By Sydney Chandler
As with most phenomena, such a simple statement is not the full story. Comparisons between rainy day visits and “nice days to visit the Arboretum” include differences in sounds, plants’ appearances, and smells.
Rain on the Green Heron Trail
The Green Heron Trail lacks the normal bustle of feeding birds and small mammals; the trees seem deserted. Wet leaves don’t crunch crisply on the forest floor, and other subtle sounds are drowned out by the steady patter of rain drops on the canopy.
Sweet Potato “Sweet Caroline Bewitched Green with Envy”
Rainy days provide an opportunity to observe plants as they interact with a vital resource: water. Sweet Potato leaves cleanly funnel water toward their stems. In comparison, raindrops cling to the pedals of the Chinese Hibiscus as if they were glued in place.
Chinese Hibiscus “Cherie”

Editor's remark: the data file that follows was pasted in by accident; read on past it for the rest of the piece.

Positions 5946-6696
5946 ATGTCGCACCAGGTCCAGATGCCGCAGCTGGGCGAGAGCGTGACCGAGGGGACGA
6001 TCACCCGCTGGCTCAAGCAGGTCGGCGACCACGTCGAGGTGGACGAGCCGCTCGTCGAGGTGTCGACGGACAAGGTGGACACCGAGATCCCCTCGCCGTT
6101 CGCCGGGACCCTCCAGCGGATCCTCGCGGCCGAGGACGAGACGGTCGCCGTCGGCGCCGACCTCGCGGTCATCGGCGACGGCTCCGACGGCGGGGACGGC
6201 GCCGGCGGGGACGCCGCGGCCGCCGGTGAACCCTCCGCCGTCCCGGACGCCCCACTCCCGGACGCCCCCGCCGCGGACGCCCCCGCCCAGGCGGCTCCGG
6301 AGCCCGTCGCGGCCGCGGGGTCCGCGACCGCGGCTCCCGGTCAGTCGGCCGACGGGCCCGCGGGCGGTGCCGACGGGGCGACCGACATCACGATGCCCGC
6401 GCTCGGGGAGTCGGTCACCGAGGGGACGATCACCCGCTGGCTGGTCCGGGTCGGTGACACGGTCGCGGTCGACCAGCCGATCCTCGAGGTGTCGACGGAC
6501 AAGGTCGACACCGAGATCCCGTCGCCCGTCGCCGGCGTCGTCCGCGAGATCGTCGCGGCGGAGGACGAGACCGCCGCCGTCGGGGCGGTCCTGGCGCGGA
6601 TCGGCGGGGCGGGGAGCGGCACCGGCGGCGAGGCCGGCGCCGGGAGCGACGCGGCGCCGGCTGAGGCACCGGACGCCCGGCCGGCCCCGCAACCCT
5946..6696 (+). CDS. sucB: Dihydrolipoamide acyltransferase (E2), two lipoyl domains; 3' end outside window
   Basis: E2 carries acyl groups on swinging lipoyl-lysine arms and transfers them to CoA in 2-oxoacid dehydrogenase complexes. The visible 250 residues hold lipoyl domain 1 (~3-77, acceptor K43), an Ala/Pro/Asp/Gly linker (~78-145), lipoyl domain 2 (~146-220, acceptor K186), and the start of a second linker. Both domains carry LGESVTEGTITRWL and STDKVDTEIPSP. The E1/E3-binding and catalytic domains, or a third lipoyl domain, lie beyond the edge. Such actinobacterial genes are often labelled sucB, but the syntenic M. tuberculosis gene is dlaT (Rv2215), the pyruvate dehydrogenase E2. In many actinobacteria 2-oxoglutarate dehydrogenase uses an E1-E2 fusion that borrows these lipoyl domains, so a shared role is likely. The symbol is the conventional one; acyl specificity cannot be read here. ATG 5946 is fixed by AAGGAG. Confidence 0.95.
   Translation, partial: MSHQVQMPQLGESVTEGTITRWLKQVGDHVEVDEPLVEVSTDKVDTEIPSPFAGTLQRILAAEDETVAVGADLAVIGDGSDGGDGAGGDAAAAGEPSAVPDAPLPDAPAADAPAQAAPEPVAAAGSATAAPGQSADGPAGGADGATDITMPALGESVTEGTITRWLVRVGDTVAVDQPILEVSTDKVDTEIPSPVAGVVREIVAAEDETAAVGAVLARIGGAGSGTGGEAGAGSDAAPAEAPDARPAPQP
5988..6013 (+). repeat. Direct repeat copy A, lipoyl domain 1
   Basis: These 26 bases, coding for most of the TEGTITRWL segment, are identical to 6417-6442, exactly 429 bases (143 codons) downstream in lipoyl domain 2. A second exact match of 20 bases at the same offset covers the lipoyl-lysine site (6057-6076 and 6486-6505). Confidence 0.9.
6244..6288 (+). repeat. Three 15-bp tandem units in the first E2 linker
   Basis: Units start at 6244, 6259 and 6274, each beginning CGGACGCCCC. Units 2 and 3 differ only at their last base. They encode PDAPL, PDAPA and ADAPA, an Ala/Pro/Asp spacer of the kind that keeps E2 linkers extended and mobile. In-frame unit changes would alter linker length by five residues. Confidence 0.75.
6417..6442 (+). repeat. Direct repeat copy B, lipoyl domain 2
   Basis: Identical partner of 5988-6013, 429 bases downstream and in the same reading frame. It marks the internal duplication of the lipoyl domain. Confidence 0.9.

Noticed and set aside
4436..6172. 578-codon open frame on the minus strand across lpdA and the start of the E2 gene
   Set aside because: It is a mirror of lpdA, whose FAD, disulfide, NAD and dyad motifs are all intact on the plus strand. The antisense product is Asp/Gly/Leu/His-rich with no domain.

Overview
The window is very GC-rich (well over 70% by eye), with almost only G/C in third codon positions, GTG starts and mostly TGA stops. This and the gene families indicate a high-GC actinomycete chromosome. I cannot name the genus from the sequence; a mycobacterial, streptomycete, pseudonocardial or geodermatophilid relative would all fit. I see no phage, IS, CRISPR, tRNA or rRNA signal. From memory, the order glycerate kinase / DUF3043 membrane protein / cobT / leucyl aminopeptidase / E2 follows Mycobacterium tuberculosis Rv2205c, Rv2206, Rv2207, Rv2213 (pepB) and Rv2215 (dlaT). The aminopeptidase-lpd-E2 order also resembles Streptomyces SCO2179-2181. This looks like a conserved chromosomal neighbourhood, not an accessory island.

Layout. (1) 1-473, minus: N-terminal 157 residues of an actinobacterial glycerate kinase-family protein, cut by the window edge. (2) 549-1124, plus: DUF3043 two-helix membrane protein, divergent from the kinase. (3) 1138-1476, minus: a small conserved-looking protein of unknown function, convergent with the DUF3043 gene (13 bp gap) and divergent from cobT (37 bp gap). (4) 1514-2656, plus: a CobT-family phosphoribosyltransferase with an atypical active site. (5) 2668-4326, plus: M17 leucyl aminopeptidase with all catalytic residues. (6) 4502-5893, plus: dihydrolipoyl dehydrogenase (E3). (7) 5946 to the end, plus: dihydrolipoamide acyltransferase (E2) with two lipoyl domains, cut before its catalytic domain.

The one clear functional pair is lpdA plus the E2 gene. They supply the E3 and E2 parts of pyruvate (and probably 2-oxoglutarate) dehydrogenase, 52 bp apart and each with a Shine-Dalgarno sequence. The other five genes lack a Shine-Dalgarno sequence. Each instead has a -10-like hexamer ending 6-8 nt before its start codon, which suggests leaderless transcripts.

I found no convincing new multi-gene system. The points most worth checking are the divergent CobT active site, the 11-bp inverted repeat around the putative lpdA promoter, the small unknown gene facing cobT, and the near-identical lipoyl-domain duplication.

Smells also change in the rain. Dropped leaves begin to mold and release their distinct scent with each step on the trail. Plants on the Green Heron Trail smell particularly vibrant as compared to the less intense smells along the road. The plants are calling out “We’re thirsty!”
Green Heron Pond
Catching plants on a rainy day is like a student seeing their teacher outside of school: it throws a familiar subject into a new context. A rainy day at the Arboretum is the opportunity to explore familiar plants and trails in a context full of different sounds, sights, and smells.
Sydney Chandler is a Minnesota Master Naturalist Volunteer.